On 12 November 1918, the day after the Armistice, the painter Claude Monet wrote to his friend, French Prime Minister Georges Clemenceau, offering two monumental paintings of waterlilies to the French nation as a symbol of peace. Two eventually became eight. In 1927, the panels were installed in two purpose-built oval rooms in the Musée de l’Orangerie. Continue reading
At the 11th hour on the 11th day of the 11th month, when the guns of the Great War at last fell silent, the fury of conflict was replaced by a deafening silence. In that fragile gap between the sounds of dying and the cries of relief, we were faced with all we had done, all we had lost, all we had sacrificed.
In that silence, we met a truth so obvious and so terrifying we swore we would never take up arms again.
“One owes respect to the living,” said Voltaire. “To the dead, one owes only the truth.”
We vowed never to forget.
Governor General David Johnston, 11 November 2014
Surmounting the arch, through which the armed forces of the nation are passing forward, are the figures of peace and freedom. To win peace and secure freedom, Canada’s sons and daughters enrolled for service during the Great War. For the cause of peace and freedom 60,000 Canadians gave their lives, and a still larger number suffered impairment of body or mind. This sacrifice the National Memorial holds in remembrance for our own and succeeding generations.
This memorial, however, does more than commemorate a great event in the past. It has a message for all generations and for all countries— the message which called for Canada’s response. Not by chance both the crowning figures of peace and freedom appear side by side. Peace and freedom cannot long be separated. It is well that we have in one of the world’s capitals, a visible reminder of so great a truth. Without freedom there can be no enduring peace, and without peace no enduring freedom.
George VI, dedication of the National War Memorial, 21 May 1939 Continue reading
Can a fictionalized story add to our understanding of a famous person whose life is well documented? That is Emily Mitchell’s mission in The Last Summer of the World.
The novel centres on photographer Edward Steichen. At the beginning of the war, he and his family fled from their home in France for the safety of the US, leaving behind his paintings, photos and negatives. Now it is 1918 and he has returned to France as a reconnaissance photographer for the US army. In the interim, his marriage to Clara has fallen apart. Continue reading
Terlincthun, between Boulogne and Wimereux, was along the line of hospitals and rest camps established near the coast of France during WW1. Terlincthun British Cemetery was begun June 1918. The central path of the cemetery aligns with the nearby Colonne de la Grande Armée, so the statue of Napoleon appears to be keeping watch over those buried there. Continue reading
St Sever Cemetery and St Sever Cemetery Extension are located in a large communal cemetery in the southern Rouen suburbs, near the sites of several WW1 Allied hospitals and camps.* WW1 burials from Commonwealth forces number 11430 in the cemetery and cemetery extension.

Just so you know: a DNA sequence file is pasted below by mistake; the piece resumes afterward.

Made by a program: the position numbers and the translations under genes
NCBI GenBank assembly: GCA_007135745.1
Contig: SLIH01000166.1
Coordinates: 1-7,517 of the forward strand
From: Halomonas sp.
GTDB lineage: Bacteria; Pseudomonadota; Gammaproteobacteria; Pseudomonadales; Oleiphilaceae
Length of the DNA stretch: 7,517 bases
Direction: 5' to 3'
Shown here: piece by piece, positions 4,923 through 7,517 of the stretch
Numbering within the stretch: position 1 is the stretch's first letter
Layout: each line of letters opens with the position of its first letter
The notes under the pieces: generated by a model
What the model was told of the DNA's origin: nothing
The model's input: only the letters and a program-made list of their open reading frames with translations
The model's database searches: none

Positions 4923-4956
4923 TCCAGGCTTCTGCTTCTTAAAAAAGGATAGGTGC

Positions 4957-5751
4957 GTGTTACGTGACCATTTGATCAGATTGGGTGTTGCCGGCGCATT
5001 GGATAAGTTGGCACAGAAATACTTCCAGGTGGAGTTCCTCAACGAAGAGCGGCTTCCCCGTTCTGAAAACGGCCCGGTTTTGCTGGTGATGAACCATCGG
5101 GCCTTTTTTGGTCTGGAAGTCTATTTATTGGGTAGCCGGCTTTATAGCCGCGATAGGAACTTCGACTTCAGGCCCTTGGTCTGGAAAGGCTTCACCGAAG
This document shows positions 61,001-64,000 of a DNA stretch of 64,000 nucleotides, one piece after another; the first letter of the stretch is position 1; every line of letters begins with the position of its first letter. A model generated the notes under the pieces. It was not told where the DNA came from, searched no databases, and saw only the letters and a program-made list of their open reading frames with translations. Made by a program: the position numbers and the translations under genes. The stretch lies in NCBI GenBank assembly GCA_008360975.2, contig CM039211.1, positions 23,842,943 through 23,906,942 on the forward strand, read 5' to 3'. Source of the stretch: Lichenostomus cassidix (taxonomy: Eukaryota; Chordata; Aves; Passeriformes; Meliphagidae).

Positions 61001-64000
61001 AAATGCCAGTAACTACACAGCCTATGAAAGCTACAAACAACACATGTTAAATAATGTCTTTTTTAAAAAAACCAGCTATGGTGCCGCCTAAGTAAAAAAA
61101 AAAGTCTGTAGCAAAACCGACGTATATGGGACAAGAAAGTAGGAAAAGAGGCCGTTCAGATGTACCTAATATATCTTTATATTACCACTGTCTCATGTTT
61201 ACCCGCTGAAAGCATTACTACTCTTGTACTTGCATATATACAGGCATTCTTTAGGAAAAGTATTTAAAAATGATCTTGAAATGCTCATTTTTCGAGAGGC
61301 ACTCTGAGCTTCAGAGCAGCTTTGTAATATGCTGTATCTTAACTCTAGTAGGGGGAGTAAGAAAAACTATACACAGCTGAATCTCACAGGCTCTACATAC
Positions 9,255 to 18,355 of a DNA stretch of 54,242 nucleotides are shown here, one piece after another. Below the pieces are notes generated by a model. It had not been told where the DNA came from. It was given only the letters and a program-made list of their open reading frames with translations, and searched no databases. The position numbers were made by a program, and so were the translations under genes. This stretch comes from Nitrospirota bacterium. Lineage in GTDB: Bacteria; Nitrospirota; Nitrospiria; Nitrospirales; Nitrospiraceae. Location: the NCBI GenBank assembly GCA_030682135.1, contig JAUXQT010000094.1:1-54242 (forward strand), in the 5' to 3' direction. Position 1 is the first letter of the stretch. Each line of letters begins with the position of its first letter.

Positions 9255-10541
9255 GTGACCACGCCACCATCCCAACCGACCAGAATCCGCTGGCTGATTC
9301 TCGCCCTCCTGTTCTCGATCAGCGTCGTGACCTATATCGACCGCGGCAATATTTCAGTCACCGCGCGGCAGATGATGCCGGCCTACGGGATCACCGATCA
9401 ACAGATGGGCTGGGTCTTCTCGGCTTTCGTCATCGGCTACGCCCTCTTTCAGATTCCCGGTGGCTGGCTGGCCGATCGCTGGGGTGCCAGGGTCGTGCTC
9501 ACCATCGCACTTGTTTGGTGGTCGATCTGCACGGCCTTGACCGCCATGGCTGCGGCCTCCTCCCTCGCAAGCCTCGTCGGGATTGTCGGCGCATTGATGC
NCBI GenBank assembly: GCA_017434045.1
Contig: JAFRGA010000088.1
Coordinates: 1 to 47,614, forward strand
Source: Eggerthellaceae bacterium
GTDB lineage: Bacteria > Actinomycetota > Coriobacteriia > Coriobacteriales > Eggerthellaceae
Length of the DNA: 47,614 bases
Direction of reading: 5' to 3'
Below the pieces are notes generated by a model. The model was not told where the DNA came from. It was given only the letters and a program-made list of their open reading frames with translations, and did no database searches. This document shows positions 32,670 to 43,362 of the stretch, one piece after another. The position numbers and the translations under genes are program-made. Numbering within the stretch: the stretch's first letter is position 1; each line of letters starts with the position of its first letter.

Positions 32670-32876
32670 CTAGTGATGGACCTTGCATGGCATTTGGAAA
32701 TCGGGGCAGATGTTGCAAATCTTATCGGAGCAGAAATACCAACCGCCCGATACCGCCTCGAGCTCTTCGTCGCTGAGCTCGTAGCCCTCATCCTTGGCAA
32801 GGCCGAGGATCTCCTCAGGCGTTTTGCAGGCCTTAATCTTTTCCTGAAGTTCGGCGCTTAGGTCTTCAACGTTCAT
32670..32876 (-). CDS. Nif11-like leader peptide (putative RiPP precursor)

Looking for clusters of women’s war graves? Look no further than the hospital sites. The seven women buried in St Sever Cemetery and the six buried in St Sever Cemetery Extension all died of illness or illness-related accident. Two were nursing sisters, six were VADs, three worked with Queen Mary’s Army Auxiliary Corps, one with the YMCA, and one was a civilian volunteer. Continue reading
Abbeville, on the Somme River northwest of Amiens, was a strategic Allied communications and hospital centre in WW1. In spring and summer 1918, Abbeville was the target of German air raids. In the early morning of 30 May 1918, Abbeville and Doullens were hit. At Abbeville, a bomb hit a protection trench, killing nine women in Queen Mary’s Army Auxiliary Corps (QMAAC). The victims were buried with military honours in Abbeville Communal Cemetery Extension. Continue reading
British nurse Edith Cavell was executed on October 12, 1915 for helping Allied soldiers escape occupied Belgium. Her death became a rallying cry for the Allies. Her name was memorialized in many ways. Continue reading
With war comes profiteering, and opportunities for graft, corruption and exploitation can continue after the end of hostilities.
Starting in 1915, the French government banned exhumation of dead bodies, saying soldiers would be buried near where they fell. After the war, many bereaved family members ignored the law and clandestinely claimed the remains of their loved ones. They bribed undertakers or appealed to unscrupulous entrepreneurs.
The government decided to identify the countless bodies that had been quickly buried or left on the killing fields, and to repatriate them or consolidate them in large military cemeteries. Contracts were tendered with private companies to undertake the immense task of exhuming and identifying the remains, placing them in coffins, transporting and reburying them. With contract payments per corpse, fraud and cutting corners were an attractive way to make the profits more lucrative. The press broke the scandale des exhumations militaires in 1922, and the government could no longer look the other way. Continue reading
For a church established in 1792 in Niagara-on-the-Lake, the War of 1812 looms larger in its history than WW1. Yet St Mark’s Church, at 41 Byron St, has several WW1 markers to honour its parishioners who served. The name Houghton figures again and again – all sons of Emma Hadley and Joseph Houghton. Continue reading